A few weeks ago, I spent a week visiting family in Walla Walla, Washington. It was a relaxing week, during which I took one business call and returned two business emails and a text – and then my mom’s wi-fi mysteriously died at the same time that my husband told me that we had used up our data plan for the month. Hooray! Off the grid for a whole week!
I woke up each morning to the sea-like whisper of the leaves in the tree outside the guest-room window – interrupted by the hectoring bicker of squirrels and the whir of neighborhood cyclists. After breakfasting with the doors open to the sound of back-yard wind-chimes, mom and I discussed plans for the day, most of which dissolved into lazy dozes on the couch. In the whole week, I think our maximum effort involved two visits to the grocery store, one to the dog-park, and one short visit to my favorite winery to restock our Syrah supply.
My mother mentioned in passing how she had gotten lost one day, driving back from the next town to the south. My sister and her husband exchanged worried glances as mom described expecting the east-west road she was on to intersect with the north-south state highway or at least the river and, instead, ending up on a dirt road running parallel to the Blue Mountains that eventually connected with a road on the north side of town, making her an hour late for dinner at my sister’s house. My sister whispered to me with a frown, “I don’t know how she missed it.”
“That road sounded great,” I remarked to mom the next morning. “Let’s go find it.”
We drove south again, then turned onto the street where her adventure had started. “I hadn’t taken this street before,” she remembered aloud, “but I didn’t feel like turning around and I figured it would intersect the highway eventually…”
We drove in silence for a few minutes, watching the tiny houses drift by and then, almost without noticing it, the road turned into a miniature overpass, so minor that leafy trees masked the view below, allowing only a quick glimpse from the passenger’s side of the state road below. A few moments later the river passed beneath us, again masked by trees. If she had driven the unfamiliar path a few months earlier or later, the trees would have been bare and the view would have been cleared. Mystery explained, we forged onward to the path along the root of the Blue Mountains.
The road mom had previously found gyrated through wheat fields and vineyards with the right-angled precision found only in Manhattan and farmlands. Eventually we climbed in elevation and the road turned to dirt. “I remember passing a sign warning of a 3-mile unimproved stretch,” she recalled forging ahead. “It did seem to go on more than 3 miles…”
After passing a quarry and a remote cluster of homes differentiated by a sign advertising a rural airport service – although no flat land was visible – the road forked to the right and began to climb more steeply and became more rocky as the dirt blew away. I wondered aloud if the road had originally started as a creek bed or had just become one over time. Finally, as the grade turned sharply upward, mom admitted that somehow we had become lost trying to recapture the road she had been lost on previously. She negotiated a three-point turn about 30 feet from the crest. I got out to direct her, then climbed to the top, expecting to see the road drop away again sharply on the other side, but it leveled out, then began to climb again; so I returned to the car.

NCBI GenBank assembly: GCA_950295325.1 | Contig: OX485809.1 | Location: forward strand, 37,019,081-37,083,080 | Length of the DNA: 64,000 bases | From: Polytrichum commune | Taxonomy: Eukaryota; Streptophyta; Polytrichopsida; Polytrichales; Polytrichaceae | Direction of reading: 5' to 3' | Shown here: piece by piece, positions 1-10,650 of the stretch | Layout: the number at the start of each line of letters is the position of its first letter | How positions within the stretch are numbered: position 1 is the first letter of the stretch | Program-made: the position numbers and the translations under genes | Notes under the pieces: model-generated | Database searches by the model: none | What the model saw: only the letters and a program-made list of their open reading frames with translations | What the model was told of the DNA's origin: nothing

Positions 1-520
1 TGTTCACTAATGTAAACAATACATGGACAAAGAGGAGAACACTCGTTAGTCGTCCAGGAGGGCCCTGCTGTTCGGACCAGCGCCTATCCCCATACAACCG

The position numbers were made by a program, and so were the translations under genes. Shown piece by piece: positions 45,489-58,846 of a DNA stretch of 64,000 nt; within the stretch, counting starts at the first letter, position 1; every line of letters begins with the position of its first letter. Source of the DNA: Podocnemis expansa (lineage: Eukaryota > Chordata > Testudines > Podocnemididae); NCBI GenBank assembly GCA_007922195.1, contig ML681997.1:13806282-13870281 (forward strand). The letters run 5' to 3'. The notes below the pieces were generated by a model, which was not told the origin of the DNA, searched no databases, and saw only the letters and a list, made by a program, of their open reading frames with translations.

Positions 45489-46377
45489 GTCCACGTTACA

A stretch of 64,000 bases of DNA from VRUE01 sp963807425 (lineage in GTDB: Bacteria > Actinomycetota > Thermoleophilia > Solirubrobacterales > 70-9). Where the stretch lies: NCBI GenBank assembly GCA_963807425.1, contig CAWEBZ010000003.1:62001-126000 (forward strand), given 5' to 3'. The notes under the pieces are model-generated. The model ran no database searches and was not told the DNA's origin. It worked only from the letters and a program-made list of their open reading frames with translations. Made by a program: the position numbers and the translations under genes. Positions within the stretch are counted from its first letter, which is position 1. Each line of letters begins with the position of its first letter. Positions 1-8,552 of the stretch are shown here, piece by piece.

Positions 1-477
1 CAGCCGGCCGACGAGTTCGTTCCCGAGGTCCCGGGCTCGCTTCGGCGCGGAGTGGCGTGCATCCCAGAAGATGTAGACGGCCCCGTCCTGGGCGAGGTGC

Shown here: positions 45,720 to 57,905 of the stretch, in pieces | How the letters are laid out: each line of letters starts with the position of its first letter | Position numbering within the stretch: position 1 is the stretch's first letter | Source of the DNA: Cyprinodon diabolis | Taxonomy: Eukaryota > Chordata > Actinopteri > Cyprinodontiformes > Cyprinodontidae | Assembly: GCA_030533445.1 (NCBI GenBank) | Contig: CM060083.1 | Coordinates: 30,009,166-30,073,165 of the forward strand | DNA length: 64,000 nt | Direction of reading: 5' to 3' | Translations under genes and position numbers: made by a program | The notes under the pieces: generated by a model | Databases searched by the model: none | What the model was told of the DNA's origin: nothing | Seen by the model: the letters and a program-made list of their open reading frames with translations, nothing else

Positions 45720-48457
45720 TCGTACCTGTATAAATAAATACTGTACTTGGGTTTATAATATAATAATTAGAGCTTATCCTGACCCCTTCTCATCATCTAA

An afternoon expended getting lost with no other purpose in mind than to see where the road took us. Heaven!
I read extensively that week, alternating between my childhood library, now neglected in the hall between the guest room and the grandkids’ playroom – Anne of Green Gables, Donna Parker, horse books, Nancy Drew, the Dana Girls, Robert Heinlein, Anne McCaffery, Ramona, and those greats of the 70s and 80s, now sadly neglected: Paula Danzinger, Judy Bloom, Hinton – and the books I had downloaded before leaving New York: The Talent Code, Emotional Agility, Moonwalking with Einstein, Just Enough, Secret Thoughts of Successful Women…
We finished the week with a $5 Wonder Woman matinee at the local movie theatre. My nephew – a superhero fan – was skeptical, my niece hopeful. On the way home we invented a replacement for the Girl Scouts (“Lame!” declared my niece, comparing Girl Scout activities to the fun her brother has at Cub Scouts.) We would call it Wonder Girls, the various levels named after goddesses and heroines with the oldest group called The Diana’s, of course. Participants would earn bracelets for mastering wondrous skills like archery, horseback riding, discus, speed-running, weight-lifting, swimming, sword-fighting, judo, gymnastics, diving, base-jumping; for each language learned; for history and math and science and reading. By the time they reached Diana-level, they would have two full arms of bracelets mimicking Wonder Woman’s arm bands and be ready to take on the world. Why not, aside from licensing fees? Why doesn’t DC Comics make it their cause to raise little girls who have the same beliefs in their superpowers that little boys do?
On the flight home, everything jingled together in my head: sipping viognier on the patio to the Gypsy Kings; remembering my early love of Anne Shirley not for her romantic flights of fancy but for her determination to beat Gilbert, to rally her peers to improve Avonlea, to win over the people who got in her way; reading about what ignites a passion that sustains you to excel; our imaginary Wonder Girls leaping off cliffs and into towers to rescue people and taking on the gods of war.
Sometimes a week away is a week well-spent.
What do you do on vacation to recharge?